I spent a lot of money on allergy testing and it came up NO ALLERGIES - zip, zero, nada!!!!!
Poor Pharaoh had a rash on his belly, armpits and itchy between his toes.
I ran into a local trainer that I know who works with a lot of rescue dogs. He asked me if I had shredded redwood bark on my property. A few years ago I had the weeds wacked and covered the hillside with shredded fur bark. for long term weed control. It worked for weed control. Now the redwood has disintegrated into dust and is mixed into the soil. I had a gate installed on my deck so he no longer has the freedom to fly around the hillside. No more wild abandon.
On the positive side, no more rash, no more itching. He does not have food allergies at all. We hike around near my house and no problem.
I had hidden his jolly ball because I thought he might be allergic to it. Many dogs are allergic to plastic. I washed it thoroughly twice and then dried it with a towell. He hugs and sleeps with his jolly ball and no rash on his muzzle. He loves his jolly ball.
Is this crazy or what? I have a half acre fenced in and he can't spend time out there. I wonder how long it will take for this to go away?
Has anyone heard of this before?
There is a lot more to Allergy Testing then just food. Some dogs need to have extensive testing done to find out what the problems may be, IE my GSD is very allergic to Sycamore Trees....but No problem with Fir trees. Each dog is different and you can only test for so many things at each testing...submitting the things that your dog is most likely surrounded with. Just food allergy testing may not be enough. One of my GSD's main problems is Human Dander.....yes..it sure makes it rough on him..when he will do just about anything for a hug. Anyway, food tests are a place to start, but no way are they all inclusive. A full battery of allergy tests may be what is needed. You can play magical food switches for months and never hit the problem(s). Oh, sorry...the question was not answered. I have had 3 different Vet's tell me it can take 2-4 weeks to get rid of the last food's effects, before seeing a difference. So weekly switching or even every two weeks is not giving enough time to get the true effects. I was told to go with a total Hypo-Allergenic food for a month first. If after a month on that...and no positive effects...then it may not be an allergy that has anything to do with the food. Thus the need for Allergy testing..not just taking a SWAG and wasting time.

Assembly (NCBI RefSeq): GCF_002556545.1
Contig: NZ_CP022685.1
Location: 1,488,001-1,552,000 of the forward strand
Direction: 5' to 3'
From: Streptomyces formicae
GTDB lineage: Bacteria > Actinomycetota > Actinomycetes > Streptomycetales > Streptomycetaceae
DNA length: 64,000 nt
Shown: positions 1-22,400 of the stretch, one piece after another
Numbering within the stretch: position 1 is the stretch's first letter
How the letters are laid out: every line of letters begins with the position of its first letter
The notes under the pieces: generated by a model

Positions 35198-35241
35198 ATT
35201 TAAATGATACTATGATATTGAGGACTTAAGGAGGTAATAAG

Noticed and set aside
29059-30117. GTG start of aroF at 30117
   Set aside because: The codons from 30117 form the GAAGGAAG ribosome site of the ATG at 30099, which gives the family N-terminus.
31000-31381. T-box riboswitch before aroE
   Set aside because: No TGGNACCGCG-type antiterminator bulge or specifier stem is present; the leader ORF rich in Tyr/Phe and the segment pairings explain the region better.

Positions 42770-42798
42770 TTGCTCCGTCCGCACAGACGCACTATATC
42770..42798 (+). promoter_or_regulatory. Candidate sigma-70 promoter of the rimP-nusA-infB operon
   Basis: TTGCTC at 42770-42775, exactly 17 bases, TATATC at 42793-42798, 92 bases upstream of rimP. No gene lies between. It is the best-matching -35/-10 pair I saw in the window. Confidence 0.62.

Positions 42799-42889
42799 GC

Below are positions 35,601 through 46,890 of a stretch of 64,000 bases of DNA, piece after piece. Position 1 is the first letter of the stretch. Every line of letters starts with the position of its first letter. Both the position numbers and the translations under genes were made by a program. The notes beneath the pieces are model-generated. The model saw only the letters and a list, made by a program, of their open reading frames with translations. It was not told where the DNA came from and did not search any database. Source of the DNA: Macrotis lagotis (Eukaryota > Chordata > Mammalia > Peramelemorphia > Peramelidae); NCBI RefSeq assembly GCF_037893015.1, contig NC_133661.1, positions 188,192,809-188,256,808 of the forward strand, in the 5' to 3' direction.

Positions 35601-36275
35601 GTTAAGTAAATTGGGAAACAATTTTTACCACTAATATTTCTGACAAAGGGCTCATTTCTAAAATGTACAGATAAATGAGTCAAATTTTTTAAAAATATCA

From a human standoint (dad is an allergist) is about 4-6 weeks. True elimination diet is very basic and bland. Strip everything out for 6 weeks. Then add in 1 food every few weeks.
Allergy tests are a good idea, but they don't test for everything. Tests can be done for most foods, pollens, etc. but few of us can afford to test for everything the dog might eat or breathe or encounter. For an elimination diet, it's best to start with either something the dog has never eaten before or something you are absolutely sure he is not allergic to. My experience - and I'm not an M.D. or vet - is that 2 - 4 weeks of the basic diet should calm the allergy symptoms. You can't be giving benadryl, cortisone or any other steroid or antihistamine when you add in a new ingredient. It will disguise any reaction and won't be a true test. Do keep a daily log of what you fed, how much, what poops were like, where the dog played that day and what he played with, any allergy symptoms, etc. It's very easy to forget something. With a log, you can go back and see what you did and what the results were.
With my allergic dog, I found out within 24 hours of adding egg to her food that she was allergic to eggs. Of course, egg was the 4th or 5th ingredient I tried. It's a very common ingredient in dog food, but it's usually not among the first 3 or 4. If you do the diet, it's a good idea to start adding the most common ingredient first, then the next common, etc. And of course, this takes weeks and weeks so be prepared to be patient and not rush things. If a dog is only mildly allergic, it may take some time to figure out which ingredient is the culprit.